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Walking the Wall.  Day 2

Day 2. A gentle amble from Corbridge to Humshaugh with a visit to Chesters camp.

The road out of Corbridge up to Port Gate follows the old Roman road that led to Scotland – it is straight, but undulating as it works its way up the hill, providing false brows and the opportunity to be run down by oncoming traffic.

Once on the trail of the Wall itself, the walk was much more enjoyable. I met several walkers coming in the opposite direction who were doing the full path rather than just the middle section as I am. Stanley Plantation provided a bit of woodland shade, though much of it has been chopped down since I last walked the path more than thirty years ago.

At Planetrees I saw the only extant part of the wall that I’d encounter during the morning. I note from my DofE log of 1984 that we took loads of pictures of each other here. Selfies are clearly not a new phenomenon.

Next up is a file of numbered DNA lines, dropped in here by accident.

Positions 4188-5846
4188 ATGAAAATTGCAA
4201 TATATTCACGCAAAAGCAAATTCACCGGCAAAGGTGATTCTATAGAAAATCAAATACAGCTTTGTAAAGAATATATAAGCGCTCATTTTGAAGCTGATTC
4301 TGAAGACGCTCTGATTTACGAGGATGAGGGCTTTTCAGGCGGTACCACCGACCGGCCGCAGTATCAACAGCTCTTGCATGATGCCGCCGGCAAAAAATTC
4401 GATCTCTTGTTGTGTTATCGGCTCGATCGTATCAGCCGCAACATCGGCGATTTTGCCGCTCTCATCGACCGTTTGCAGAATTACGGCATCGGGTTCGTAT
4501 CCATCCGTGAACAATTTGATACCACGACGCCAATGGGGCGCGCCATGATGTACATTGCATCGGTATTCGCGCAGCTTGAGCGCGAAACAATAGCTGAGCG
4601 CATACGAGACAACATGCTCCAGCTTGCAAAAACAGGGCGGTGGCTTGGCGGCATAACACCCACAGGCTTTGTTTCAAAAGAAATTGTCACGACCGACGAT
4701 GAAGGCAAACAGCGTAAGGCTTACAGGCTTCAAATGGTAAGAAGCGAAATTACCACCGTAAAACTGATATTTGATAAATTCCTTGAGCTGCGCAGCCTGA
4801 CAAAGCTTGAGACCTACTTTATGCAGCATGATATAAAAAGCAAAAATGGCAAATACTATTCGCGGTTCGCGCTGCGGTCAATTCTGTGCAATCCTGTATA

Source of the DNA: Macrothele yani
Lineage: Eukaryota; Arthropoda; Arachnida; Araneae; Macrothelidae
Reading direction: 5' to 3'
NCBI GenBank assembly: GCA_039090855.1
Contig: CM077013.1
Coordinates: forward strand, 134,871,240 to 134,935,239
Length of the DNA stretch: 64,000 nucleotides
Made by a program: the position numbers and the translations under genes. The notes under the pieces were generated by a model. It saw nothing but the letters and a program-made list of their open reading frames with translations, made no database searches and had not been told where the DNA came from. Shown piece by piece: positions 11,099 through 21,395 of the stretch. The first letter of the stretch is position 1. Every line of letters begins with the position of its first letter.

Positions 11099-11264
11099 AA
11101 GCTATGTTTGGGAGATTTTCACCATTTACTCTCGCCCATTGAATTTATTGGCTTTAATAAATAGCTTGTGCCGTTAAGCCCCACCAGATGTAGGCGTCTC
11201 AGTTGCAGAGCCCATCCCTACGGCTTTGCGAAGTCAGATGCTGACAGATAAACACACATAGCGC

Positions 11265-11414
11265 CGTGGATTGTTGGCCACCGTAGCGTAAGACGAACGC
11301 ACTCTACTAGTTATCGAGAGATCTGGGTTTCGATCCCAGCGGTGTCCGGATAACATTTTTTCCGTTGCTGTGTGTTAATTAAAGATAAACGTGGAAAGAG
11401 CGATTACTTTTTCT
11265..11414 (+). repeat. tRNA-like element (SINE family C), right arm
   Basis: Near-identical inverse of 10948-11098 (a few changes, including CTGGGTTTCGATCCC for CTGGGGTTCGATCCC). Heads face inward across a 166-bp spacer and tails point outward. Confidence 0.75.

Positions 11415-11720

Then, down the hill to Chollerford where I spent most of the afternoon. Chesters Fort is amazing. I could imagine the garrison that made it their home; the soldiers sleeping in the same building as their precious horses (a horse was worth four months’ pay); the grand villa that was occupied by the officer in charge; the public bath house with its various rooms and hygienic latrines; the heavy wooden gate that would have allowed people through the wall into the wild country to the north. Magical.

No rain, other than a short shower whilst I was drinking tea in English Heritage’s very small, but adequate, tearoom.

And I’m now writing this in a truly beautiful room in a farmhouse B&B just up the hill from the fort. Double aspect room; giant bathroom; large TV for later.

I note that 33 years ago, we continued walking all the way to Twice Brewed. I’m leaving that until tomorrow. My pace is about the same as it was when I had to carry an enormous rucksack (3 miles an hour plus 10 minutes is what we did apparently all those years ago.) But I’m enjoying stopping, taking in the scenery and drinking copious mugs of tea whenever the chance presents itself.


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